Authorities said on Saturday that at least 10 people were killed and millions more left without power – and with no air-conditioning in sweltering heat – after violent storms swept through the eastern United States.
AP - Violent storms that swept the eastern U.S. left at least 10 people dead, authorities said Saturday, while three million people were without power on one of the hottest days on record.
Six people were reported killed in Virginia, including a 90-year-old woman asleep in bed when a tree slammed into her home. Two young cousins in New Jersey were killed when a tree fell on their tent while camping. Police in Maryland said a man was killed when a tree fell onto his car. Another death was reported in Ohio.
Hundreds of thousands in Washington, D.C., and other areas were still largely without power - and air conditioning - as temperatures were expected to reach above 100 degrees (40 degrees Celsius) across the region.
People chose to escape the heat in shopping malls or hotels. Drivers navigated through intersections left unguided by dead traffic lights. In suburban Washington, emergency call centers were without power and residents were told to go to police or fire stations if they needed help. Others were asked to conserve water. Cell phone coverage was spotty.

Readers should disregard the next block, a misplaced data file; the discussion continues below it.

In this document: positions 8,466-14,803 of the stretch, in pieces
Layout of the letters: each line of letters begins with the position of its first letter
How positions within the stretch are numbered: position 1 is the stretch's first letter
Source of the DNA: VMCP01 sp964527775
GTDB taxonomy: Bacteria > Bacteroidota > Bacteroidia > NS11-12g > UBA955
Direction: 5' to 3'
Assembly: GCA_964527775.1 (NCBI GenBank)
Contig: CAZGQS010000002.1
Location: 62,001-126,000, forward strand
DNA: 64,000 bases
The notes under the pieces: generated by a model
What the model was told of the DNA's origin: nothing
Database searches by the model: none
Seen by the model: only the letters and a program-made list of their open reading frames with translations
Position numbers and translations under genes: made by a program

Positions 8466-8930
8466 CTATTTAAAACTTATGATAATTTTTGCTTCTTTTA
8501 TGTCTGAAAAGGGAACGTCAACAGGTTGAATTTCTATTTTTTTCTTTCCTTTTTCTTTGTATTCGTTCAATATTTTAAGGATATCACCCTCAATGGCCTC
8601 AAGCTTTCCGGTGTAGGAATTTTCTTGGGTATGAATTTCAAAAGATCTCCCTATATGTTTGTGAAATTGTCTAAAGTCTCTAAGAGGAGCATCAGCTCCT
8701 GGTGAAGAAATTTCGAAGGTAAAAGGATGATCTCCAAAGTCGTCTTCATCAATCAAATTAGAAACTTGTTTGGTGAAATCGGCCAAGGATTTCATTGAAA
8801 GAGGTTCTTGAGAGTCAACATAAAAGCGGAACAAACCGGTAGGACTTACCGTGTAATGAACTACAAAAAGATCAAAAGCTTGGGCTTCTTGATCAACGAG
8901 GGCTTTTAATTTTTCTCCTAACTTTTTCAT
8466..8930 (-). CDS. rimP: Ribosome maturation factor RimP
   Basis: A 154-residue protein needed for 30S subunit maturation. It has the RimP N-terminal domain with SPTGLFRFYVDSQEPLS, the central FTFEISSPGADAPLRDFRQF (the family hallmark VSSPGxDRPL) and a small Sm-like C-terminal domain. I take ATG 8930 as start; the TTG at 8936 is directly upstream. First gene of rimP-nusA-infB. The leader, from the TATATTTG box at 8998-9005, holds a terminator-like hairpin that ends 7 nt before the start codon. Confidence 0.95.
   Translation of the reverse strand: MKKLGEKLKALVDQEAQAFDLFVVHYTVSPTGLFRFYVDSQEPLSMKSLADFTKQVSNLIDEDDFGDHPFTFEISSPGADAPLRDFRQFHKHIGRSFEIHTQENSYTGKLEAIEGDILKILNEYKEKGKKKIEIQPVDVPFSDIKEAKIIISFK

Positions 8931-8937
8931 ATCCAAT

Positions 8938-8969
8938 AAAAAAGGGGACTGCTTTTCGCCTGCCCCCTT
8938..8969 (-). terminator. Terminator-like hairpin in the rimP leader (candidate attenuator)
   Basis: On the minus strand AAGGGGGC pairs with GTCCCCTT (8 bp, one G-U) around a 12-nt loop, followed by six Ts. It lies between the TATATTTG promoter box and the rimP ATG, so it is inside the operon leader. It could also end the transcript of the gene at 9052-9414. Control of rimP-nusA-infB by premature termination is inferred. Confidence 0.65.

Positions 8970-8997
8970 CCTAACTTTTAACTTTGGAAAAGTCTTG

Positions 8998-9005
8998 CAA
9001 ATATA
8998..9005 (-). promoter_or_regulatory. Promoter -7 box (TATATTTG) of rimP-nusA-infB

On Friday, the nation’s capital reached 104 degrees (40 degrees Celsius) - topping a record of 101 (38 degrees Celsius) set in 1934.
As of 1 a.m. Saturday, Pepco was reporting 406,000 power outages in the District of Columbia and Montgomery and Prince George’s counties in Maryland.
“We have more than half our system down,” said Pepco spokeswoman Myra Oppel. “This is definitely going to be a multi-day outage.”
Amtrak suspended its service from Washington, D.C., to Philadelphia, at least until mid-morning.
High winds also toppled three cargo trucks on Interstate 75 in Ohio.